“I want to lose, I want to keep, I want to lose the boundary lines”, Marc Rigelsford sings on “Great Life”, conveying the dichotomy which runs through the multi-instrumentalist’s latest offering. At the centre of the record is his intimate vocal, seemingly capable of churning out an infinite stream of catchy, albeit straightforward melodies. Paired with an acoustic guitar or piano, these melodies come together under traditional pop structures which in isolation would cement Rigelsford as a competent, if not especially imaginative, singer-songwriter. Surrounding this core however is a startling fanfare of intricate instrumentation: layers of brass, strings and synths far exceed the traditional expectations of a one man bedroom project.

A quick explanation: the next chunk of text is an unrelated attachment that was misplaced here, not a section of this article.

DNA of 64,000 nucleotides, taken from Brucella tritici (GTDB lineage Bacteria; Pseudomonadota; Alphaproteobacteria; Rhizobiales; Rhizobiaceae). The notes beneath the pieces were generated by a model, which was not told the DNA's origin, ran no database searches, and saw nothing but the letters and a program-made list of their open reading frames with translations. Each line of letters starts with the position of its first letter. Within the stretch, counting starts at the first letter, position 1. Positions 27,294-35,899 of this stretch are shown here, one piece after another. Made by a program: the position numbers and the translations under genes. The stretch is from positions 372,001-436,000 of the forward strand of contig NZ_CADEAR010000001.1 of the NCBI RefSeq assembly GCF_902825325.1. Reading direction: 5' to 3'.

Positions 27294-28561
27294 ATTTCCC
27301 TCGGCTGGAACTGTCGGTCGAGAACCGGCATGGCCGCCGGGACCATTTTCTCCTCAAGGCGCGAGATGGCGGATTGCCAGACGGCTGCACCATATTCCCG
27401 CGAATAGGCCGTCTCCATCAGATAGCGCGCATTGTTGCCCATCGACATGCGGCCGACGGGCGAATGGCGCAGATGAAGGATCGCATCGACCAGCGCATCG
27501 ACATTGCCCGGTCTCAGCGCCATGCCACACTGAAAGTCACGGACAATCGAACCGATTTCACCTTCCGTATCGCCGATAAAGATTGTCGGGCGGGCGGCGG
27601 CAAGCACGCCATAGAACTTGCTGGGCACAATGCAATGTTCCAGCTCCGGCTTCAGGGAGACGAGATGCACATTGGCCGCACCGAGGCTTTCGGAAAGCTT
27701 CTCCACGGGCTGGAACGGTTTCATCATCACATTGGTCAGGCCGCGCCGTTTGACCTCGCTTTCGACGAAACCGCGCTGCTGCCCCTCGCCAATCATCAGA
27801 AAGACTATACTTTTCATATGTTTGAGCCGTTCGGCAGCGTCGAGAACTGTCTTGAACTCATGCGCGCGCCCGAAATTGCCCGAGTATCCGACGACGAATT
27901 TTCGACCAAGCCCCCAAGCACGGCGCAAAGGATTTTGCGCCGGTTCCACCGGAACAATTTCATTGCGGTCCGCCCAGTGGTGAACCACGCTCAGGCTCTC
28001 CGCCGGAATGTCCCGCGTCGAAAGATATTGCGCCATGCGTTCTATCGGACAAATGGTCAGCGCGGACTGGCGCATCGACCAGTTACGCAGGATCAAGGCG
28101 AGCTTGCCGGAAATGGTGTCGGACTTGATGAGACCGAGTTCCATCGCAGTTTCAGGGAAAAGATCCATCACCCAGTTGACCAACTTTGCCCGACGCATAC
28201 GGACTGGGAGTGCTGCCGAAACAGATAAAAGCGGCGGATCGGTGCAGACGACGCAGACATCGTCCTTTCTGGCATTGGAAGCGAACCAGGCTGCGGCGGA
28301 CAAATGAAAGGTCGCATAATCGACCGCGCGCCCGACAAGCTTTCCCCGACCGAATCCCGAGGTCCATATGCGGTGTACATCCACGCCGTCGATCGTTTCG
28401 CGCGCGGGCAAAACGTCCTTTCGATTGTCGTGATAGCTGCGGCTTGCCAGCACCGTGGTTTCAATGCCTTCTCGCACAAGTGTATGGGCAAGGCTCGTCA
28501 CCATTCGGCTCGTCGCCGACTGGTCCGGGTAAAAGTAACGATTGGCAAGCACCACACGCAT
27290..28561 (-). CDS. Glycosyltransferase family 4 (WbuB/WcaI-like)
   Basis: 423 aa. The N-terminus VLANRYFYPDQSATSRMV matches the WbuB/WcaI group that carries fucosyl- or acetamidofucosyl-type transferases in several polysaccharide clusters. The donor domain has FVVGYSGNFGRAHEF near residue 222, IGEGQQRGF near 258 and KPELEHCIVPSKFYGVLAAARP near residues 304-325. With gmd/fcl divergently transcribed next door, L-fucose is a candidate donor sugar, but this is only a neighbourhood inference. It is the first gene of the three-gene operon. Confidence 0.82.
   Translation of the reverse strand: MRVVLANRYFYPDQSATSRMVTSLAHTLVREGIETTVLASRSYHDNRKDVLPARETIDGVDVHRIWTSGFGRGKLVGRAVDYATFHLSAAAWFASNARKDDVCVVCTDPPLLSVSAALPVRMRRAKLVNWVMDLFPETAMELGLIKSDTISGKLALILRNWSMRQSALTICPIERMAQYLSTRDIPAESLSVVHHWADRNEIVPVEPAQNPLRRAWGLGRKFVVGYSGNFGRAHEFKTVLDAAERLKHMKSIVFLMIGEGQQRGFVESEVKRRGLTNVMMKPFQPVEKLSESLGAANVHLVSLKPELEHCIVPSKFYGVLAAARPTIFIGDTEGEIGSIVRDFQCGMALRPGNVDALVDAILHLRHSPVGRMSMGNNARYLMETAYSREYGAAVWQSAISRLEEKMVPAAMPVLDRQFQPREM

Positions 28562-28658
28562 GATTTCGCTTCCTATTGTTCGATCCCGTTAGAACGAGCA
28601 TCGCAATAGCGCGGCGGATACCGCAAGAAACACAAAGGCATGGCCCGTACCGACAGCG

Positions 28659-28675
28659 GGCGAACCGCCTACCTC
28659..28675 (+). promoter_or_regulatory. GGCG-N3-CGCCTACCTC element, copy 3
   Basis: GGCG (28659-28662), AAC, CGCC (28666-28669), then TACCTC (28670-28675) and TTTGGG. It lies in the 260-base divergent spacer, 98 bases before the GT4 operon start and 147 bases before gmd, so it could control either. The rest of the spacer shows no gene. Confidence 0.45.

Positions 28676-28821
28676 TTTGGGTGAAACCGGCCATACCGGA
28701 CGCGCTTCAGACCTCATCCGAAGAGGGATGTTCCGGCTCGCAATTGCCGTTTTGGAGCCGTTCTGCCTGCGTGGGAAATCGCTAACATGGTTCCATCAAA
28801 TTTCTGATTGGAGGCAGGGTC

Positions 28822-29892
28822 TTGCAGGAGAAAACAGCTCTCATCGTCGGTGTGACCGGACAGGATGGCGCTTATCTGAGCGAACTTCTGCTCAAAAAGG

Occasionally these two sensibilities coalesce majestically, as on the early highlight “Warning Sign”. An isolated piano riff, chiming like raindrops, suddenly gives way to a deliciously 60s tinged saunter of a bass line, synths floating by above. When the chorus comes around, Rigelsford’s vocal evolves into a brass ensemble, an effortless sigh with which the song’s various elements seamlessly merge. It’s a shame then that Images Rolling doesn’t maintain this sense of cohesion throughout. On the contrary, despite its ornate production, the record ultimately makes for a jarring listening experience, Rigelsford’s ambitious forays in instrumentation coming at the cost of a guiding aesthetic.

While Rigelsford might find himself letting the images roll on by, there’s enough promise on this record to suggest that if he were to dedicate himself to just one there’s no doubt that he’d be able to create something very interesting indeed.

[Andrew Gordon]

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